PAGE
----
He recalls hearing it when he was very young, in Jerusalem, but can’t put it in a time frame. “I used to hear it a lot, but not for me; I could not help at that point.” “We use it when we ask someone for help, but we find out that they need help in that area. For example, if you ask someone for help with homework, and they say, ‘Yeah, I need help in that too.’”
Original Script: جبناك يا معين تتعين. طلع بدك مين يعين
Transliteration: Jibnak ya Moeen tateen. Tilah biddak meen yaeen.
Translation: We brought you, Moeen, to help. It turns out you need the help.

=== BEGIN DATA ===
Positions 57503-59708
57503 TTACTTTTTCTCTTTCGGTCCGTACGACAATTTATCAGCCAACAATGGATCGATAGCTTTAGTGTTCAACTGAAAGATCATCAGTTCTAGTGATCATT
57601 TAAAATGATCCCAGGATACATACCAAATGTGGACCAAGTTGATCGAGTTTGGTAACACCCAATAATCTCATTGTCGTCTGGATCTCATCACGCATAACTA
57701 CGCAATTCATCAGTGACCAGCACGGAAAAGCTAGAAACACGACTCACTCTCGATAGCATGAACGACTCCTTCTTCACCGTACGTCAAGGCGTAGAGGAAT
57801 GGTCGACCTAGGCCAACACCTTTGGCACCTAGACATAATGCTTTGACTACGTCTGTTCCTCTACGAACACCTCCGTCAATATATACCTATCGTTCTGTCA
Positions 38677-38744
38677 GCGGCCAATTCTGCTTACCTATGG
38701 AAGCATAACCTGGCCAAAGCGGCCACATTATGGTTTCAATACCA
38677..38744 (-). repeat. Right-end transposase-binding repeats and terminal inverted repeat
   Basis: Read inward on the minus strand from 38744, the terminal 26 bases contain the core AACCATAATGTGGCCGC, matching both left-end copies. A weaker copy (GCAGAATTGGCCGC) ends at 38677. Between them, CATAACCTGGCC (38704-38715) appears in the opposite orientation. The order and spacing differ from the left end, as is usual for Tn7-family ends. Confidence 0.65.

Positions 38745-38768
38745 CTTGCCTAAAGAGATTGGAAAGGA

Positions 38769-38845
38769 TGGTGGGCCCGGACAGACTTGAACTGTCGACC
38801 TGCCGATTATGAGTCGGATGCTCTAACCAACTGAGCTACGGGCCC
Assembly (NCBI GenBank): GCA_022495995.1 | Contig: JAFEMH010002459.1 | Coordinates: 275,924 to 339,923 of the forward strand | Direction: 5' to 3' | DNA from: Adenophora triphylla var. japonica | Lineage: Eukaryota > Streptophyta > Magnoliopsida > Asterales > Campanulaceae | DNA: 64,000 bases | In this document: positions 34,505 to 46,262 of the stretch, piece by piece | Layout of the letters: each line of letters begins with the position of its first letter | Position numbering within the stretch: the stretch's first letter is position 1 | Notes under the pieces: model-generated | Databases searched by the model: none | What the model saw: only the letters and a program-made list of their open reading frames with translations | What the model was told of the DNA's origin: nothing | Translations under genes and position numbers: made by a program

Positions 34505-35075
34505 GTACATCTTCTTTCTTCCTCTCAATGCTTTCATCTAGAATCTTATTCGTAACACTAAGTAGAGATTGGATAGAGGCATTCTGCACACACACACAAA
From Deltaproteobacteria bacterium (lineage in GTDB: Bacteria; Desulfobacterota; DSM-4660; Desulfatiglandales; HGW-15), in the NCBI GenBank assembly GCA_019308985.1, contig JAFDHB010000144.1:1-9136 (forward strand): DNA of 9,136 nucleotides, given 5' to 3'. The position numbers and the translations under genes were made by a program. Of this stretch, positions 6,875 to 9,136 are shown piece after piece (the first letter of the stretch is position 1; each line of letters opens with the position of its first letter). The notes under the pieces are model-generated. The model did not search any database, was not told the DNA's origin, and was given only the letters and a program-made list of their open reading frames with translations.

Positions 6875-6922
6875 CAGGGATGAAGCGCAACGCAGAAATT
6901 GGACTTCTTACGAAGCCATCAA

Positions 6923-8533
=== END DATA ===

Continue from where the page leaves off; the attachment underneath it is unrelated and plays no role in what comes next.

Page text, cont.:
This saying delivers the message of “I thought you could help me, but you can’t” in a rhyme in order to take out some of the edge (the rhyme between “tateen” and “yaeen” gets lost in translation to English). This is similar to the Biblical idiom “the blind leads the blind” (Matthew 15:14);* both occupy the space between seriousness and humor, which makes the messages behind them easier to take.